My friend Fennel has been following my Urban Hike posts, and after my Point Bonita Lighthouse one said he could show me the bus route to the top of Mt. Tamalpais, north of SF in Marin County, and take me on a favorite hike of his around the top of the mountain. Yesterday was the perfect day for it!
It’s amazing that, here in the middle of winter, we’ve been having shorts weather. Serious shorts weather. Fennel and I caught a morning Golden Gate Transit bus downtown to take us to Marin City (it was the number 70, but the 10 and the 80 will also get you there). In Marin City, we transferred to the “Marin Stagecoach”, which is a short bus (it’s a narrow and winding road ahead). The Stagecoach goes all the way out to Stinson Beach and, being a Saturday, it filled up with loud high-schoolers on their way to the beach. So many that they were sitting on each others’ laps. And chattering. Ugh. 🙂 Fennel says the ride is usually almost solitary if you go on a weekday.
Mt. Tamalpais (locally known as simply “Tam”) is a huge mountain that dominates the Bay Area skyline. It’s mostly a State Park, and tops out at 2571 feet high, just a couple of miles from the ocean. It has popular hiking and biking trails, horseback riding, camping, and even an outdoor amphitheater that hosts all sorts of plays and musicals, including “Hairspray” in recent years. We passed many a hiker and bicyclist on our several-hour hike.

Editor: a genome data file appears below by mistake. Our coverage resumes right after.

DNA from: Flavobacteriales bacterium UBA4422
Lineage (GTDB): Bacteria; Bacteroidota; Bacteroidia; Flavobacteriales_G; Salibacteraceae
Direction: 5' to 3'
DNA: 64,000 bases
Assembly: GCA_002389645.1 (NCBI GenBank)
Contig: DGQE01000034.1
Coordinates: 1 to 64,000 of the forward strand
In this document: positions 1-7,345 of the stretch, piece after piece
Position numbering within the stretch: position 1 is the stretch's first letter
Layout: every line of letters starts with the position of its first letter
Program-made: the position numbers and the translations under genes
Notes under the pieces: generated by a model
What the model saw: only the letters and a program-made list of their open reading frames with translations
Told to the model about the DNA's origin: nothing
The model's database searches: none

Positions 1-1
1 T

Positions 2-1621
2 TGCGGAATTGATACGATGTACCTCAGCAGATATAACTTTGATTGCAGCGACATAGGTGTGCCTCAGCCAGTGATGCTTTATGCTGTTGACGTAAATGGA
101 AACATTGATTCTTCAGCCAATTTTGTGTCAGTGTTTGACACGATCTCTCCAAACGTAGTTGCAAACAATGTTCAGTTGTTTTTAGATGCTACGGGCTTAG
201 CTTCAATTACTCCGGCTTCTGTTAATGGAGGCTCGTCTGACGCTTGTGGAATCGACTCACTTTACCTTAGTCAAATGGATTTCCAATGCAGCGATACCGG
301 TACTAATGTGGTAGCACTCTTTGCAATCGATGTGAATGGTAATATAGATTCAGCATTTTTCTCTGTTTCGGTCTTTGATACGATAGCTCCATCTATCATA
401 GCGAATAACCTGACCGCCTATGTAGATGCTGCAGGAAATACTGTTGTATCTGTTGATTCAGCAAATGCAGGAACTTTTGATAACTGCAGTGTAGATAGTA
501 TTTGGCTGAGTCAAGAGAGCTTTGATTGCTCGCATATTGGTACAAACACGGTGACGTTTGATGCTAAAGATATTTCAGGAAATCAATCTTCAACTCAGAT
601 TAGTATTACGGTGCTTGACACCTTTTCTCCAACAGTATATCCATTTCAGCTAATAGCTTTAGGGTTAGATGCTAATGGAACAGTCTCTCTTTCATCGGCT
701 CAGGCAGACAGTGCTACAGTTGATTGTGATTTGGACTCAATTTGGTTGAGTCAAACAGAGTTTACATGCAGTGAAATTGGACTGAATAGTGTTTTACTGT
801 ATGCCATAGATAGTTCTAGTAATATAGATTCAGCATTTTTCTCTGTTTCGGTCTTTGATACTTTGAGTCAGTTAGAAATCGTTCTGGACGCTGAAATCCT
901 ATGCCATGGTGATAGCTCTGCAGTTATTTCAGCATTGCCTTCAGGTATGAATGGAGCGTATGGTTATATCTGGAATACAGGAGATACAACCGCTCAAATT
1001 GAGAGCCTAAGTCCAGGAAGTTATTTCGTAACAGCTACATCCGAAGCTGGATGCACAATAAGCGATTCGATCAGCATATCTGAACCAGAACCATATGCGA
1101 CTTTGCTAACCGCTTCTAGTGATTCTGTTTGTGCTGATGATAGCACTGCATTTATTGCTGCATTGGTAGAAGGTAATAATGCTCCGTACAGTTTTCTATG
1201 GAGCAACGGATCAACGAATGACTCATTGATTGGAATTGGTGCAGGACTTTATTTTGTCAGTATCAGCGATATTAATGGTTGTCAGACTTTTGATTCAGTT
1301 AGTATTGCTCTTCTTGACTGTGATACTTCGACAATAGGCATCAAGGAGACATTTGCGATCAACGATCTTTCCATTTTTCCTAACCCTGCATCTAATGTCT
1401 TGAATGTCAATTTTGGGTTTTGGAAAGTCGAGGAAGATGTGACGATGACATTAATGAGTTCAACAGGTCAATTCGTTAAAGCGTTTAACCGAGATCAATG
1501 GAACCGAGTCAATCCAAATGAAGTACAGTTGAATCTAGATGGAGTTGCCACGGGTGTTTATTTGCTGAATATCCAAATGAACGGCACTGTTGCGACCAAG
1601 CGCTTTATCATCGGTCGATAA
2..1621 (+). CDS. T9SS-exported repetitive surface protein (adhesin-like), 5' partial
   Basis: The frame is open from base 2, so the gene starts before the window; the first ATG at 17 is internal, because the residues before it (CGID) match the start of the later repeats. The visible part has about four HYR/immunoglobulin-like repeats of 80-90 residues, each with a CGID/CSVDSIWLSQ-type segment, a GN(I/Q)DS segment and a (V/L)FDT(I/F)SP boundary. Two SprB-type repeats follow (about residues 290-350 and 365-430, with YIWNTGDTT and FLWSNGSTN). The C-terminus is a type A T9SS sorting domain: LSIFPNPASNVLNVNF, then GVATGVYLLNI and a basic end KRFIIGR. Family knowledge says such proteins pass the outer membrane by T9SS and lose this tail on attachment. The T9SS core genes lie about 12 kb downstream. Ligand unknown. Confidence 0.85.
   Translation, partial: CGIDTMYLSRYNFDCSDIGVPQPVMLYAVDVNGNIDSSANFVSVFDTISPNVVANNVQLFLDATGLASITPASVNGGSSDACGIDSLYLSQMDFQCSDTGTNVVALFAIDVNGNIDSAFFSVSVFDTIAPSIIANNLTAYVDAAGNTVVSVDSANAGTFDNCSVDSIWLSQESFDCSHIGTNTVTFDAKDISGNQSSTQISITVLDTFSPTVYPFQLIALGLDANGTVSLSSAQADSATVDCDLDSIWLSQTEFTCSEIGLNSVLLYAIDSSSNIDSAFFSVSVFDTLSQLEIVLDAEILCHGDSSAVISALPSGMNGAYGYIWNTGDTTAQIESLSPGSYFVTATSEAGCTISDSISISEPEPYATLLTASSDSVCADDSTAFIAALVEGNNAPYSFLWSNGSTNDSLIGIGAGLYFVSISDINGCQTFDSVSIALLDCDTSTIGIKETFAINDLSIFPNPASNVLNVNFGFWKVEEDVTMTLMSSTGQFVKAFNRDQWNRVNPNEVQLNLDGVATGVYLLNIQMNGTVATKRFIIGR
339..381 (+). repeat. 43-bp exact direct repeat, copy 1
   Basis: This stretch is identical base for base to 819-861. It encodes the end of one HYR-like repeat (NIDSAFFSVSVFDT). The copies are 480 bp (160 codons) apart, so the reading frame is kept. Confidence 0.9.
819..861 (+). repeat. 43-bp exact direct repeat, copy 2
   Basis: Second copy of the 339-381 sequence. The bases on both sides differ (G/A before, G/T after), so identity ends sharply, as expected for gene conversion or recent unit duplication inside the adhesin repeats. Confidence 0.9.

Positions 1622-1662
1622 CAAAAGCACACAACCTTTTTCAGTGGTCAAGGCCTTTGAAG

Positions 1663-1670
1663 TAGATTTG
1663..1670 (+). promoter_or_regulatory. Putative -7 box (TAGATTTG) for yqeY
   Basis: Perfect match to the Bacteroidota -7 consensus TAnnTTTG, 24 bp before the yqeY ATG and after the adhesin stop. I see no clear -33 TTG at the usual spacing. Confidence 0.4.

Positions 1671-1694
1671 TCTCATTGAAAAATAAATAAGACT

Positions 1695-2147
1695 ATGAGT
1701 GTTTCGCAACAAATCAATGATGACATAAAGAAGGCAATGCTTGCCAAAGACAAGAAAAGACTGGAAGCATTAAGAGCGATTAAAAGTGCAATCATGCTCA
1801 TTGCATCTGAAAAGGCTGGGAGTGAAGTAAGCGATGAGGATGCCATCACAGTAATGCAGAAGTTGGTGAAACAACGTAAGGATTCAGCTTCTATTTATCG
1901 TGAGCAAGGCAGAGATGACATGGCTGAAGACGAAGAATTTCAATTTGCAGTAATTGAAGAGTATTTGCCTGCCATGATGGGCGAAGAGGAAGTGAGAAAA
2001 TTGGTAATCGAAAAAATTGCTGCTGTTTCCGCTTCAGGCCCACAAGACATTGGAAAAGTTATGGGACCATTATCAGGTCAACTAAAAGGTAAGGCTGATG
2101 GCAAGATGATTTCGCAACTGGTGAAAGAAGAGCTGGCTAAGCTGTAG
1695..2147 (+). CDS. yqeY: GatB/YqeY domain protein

We started at the Pantoll Ranger Station (a popular bus stop for getting off, with a nice campground) and hiked west along the Matt Davis trail, which goes through oak, pine, and redwood forests before coming out to grassy near-vertical hillsides. We turned northward onto the Coastal Trail, whose path dips in and out of shaded forest ravines along the way. After crossing a fire road and the ridge we came down the other side to the Cataract Trail. That led us to a surprisingly popular picnic area, Laurel Dell, which was scented by the flowers of the fabulously-named Foetid Adder’s Tongue. It’s a fly-pollinated lily, and smells like dead meat. Great spot for a picnic. Just a titch down the path is Cataract Falls, deep in the Bay Laurel forests.
On the trip back out, we parallelled the Cataract Trail along the Old Stove Trail before turning southward on Simmons Trail. Eventually we reached Old Mine Trail, traversed to Easy Grade Trail, and ended up on the Old Stagecoach Road back into Pantoll for the bus home. The whole loop took us about four hours, with some intense uphills and some phenomenal views. SO worth the effort!
We passed so many beautiful native trees and plants, crossed streams, saw some amazing geology (the San Andreas Fault is at the western base of the mountain, passing directly under the beach at Stinson Beach), gorgeous ocean views… At one point, we could turn from views of the entire East Bay to San Francisco to the Pacific. Simply stunning.
Below is a gallery of the pix I took. I don’t know the names of all the plants, so not every shot is labelled… I took plenty, though! 🙂